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Establishing a Media Literacy Cognate at Historically Black Colleges and Universities: A Comparative Analysis of Existing Courses and Potential of Implementation

Establishing a Media Literacy Cognate at Historically Black Colleges and Universities: A Comparative Analysis of Existing Courses and Potential of Implementation
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Author(s): Jayne Cubbage (Bowie State University, USA)
Copyright: 2016
Pages: 24
Source title: Administrative Challenges and Organizational Leadership in Historically Black Colleges and Universities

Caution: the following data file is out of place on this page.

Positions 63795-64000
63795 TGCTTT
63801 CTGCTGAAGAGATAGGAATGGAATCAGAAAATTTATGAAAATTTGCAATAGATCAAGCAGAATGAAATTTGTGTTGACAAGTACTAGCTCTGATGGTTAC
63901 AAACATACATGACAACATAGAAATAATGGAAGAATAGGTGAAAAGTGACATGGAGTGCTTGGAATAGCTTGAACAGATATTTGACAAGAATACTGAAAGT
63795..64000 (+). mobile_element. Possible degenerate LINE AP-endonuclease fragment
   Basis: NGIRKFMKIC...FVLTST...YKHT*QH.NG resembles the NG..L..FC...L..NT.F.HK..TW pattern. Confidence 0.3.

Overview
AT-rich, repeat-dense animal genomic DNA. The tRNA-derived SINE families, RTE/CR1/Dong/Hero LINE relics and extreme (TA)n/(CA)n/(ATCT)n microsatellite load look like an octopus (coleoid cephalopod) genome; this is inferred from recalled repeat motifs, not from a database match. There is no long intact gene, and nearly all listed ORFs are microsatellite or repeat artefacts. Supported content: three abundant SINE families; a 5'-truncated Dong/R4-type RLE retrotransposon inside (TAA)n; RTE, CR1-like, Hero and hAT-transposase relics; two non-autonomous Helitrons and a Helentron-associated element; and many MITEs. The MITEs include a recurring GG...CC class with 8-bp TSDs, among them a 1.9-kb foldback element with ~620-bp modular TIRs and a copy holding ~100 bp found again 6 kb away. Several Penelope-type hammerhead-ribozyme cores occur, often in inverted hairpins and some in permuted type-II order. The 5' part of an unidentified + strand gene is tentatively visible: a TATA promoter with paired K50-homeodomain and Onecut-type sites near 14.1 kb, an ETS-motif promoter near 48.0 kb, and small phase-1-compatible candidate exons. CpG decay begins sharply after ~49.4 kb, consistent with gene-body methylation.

Source Author(s)/Editor(s): Charles B. W. Prince (Howard University, USA) and Rochelle L. Ford (Syracuse University, USA)
DOI: 10.4018/978-1-5225-0311-8.ch012

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Abstract

This study explores the need as well as the feasibility of implementing a media literacy cognate at Historically Black Colleges and Universities nationwide. Of the approximately 40 colleges and universities with media studies or communications departments or schools, only three offer a named media literacy course. Similarly, of the communications and media programs with ACEJMC accreditation, only one, Howard University offers a media literacy course. Using diffusion of information theory to explore the knowledge of and eventual adoption of media literacy courses at HBCUs, the study seeks to provide an introduction to schools about their need to teach media literacy to students across the college and university curriculum.

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